Born in 1934 in Worcester, Massachusetts, during the Great Depression, Edmund Ansin was the son of Sidney and Sophie Ansin. Sidney, who was the son of a Jewish immigrant from the Ukraine, was the founder of Anwelt Shoe, a manufacturer of shoes. When young Edmund was seven years old Sidney moved the family to Florida, where he went on to invest in real estate and became well-off financially. Sidney and Sophie were founding members of Temple Beth Shalom in Miami Beach. Eventually Edmund was sent back to Massachusetts for prep-school, and went to Harvard for two years, then to the University of Pennsylvania, where he graduated with a BS in economics.
When Edmund’s father passed away in 1971 he became the president of the Sunbeam Television Corp, a holding company for Miami’s Channel 7 TV station, WSVN. The station began to affiliate with Fox Network, and used news broadcasts from the newly launched CNN satellite network. In contrast to the way most independent stations operated then, Ansin decided to focus his station on news coverage. And even the news coverage was unconventional, shying away from the stoic presentations of staid news anchors, Ansin’s news programs were fast-paced, crime-lead stories with breaking news coverage and good-looking anchors. Under Ansin’s direction WSVN news became the market leader, bringing in $96 million in revenues in 2011.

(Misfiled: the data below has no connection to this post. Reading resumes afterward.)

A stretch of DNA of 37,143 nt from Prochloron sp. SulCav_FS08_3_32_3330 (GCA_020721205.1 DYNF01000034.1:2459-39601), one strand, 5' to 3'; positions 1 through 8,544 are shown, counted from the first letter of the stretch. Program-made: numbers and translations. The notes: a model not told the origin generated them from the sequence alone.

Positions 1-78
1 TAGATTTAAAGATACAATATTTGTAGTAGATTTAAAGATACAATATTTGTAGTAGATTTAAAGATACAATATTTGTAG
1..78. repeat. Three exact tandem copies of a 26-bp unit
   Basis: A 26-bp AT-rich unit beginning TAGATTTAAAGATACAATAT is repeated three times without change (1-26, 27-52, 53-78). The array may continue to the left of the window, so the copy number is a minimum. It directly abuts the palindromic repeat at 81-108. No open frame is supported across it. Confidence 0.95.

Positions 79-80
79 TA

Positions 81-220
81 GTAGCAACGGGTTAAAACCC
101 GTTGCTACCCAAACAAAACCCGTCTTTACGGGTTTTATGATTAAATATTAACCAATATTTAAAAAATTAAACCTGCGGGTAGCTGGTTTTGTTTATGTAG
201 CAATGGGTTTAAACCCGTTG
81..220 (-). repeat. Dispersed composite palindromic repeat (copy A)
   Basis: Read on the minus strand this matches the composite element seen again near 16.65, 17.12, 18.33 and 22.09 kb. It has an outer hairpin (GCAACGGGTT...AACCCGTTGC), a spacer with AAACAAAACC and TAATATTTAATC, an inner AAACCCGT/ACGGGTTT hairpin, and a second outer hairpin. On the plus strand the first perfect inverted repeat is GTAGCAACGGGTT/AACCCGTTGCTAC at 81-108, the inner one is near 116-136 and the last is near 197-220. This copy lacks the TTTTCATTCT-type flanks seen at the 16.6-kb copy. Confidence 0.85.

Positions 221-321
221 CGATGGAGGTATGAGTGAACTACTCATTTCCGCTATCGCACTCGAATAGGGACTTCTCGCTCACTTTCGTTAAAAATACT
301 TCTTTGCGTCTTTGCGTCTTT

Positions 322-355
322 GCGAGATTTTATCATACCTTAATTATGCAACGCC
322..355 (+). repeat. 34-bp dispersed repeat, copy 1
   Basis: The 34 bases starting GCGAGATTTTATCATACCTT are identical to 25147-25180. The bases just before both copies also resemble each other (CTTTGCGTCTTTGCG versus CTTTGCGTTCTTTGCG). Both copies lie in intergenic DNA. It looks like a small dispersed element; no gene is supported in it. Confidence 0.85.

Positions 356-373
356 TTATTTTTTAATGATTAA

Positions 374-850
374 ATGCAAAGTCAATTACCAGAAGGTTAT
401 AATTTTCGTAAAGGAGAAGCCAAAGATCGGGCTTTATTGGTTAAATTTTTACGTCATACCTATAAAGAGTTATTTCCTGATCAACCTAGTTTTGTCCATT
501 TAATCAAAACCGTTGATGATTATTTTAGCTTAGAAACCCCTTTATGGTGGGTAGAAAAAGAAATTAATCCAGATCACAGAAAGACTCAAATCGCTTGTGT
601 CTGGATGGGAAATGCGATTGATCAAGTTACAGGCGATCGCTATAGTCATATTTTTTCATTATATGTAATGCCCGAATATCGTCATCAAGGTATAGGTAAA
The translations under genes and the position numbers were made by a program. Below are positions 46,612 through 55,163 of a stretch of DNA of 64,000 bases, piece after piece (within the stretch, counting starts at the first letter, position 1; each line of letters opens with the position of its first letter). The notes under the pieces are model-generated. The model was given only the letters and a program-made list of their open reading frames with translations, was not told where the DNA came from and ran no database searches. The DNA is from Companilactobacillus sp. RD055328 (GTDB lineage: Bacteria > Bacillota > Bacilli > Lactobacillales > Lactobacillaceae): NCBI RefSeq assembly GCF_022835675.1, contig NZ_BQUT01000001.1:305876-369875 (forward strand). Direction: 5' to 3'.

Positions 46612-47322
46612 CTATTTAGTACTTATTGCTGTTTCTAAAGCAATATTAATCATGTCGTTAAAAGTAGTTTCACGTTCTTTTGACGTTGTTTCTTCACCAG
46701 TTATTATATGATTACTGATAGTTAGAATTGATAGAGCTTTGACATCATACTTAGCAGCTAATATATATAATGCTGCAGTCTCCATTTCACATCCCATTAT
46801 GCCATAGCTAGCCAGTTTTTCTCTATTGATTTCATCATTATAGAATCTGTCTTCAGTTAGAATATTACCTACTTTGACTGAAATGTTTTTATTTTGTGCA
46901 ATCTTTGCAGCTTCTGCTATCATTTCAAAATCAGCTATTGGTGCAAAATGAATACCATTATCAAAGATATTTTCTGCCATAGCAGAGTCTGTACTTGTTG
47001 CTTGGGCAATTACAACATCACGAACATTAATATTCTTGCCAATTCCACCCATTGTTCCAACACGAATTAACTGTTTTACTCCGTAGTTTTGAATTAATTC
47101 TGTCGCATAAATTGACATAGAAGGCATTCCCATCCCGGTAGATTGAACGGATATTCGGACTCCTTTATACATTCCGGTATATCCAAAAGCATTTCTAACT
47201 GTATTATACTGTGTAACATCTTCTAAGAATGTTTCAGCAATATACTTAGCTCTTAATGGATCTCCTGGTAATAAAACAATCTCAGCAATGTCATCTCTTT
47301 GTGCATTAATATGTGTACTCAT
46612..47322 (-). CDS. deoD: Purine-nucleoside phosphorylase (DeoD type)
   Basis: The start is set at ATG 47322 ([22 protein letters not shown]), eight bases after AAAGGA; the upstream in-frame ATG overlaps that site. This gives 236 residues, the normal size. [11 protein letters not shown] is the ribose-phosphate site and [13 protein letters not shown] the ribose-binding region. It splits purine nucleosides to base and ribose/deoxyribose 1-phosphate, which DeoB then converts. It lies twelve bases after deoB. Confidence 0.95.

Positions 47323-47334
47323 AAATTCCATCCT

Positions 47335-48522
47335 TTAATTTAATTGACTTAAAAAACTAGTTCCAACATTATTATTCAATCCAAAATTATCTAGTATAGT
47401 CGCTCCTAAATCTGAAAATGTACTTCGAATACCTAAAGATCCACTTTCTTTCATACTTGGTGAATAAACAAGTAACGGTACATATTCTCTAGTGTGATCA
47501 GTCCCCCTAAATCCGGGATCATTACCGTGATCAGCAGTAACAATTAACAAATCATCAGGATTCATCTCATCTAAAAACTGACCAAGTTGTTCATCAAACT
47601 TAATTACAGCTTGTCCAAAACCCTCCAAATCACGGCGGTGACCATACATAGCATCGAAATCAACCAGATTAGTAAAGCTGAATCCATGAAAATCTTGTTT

Ansin’s giving is legendary, becoming the only person to have been awarded the United Way’s Alexis de Tocqueville Award for outstanding philanthropy in three different cities. He gave $1 million to build a radio station at Emerson College and a technical communications building. Together with Edmund’s brother Ronald, they donated $2.6 million to the Boys and Girls Clubs of Boston and their Youth Service Providers Network.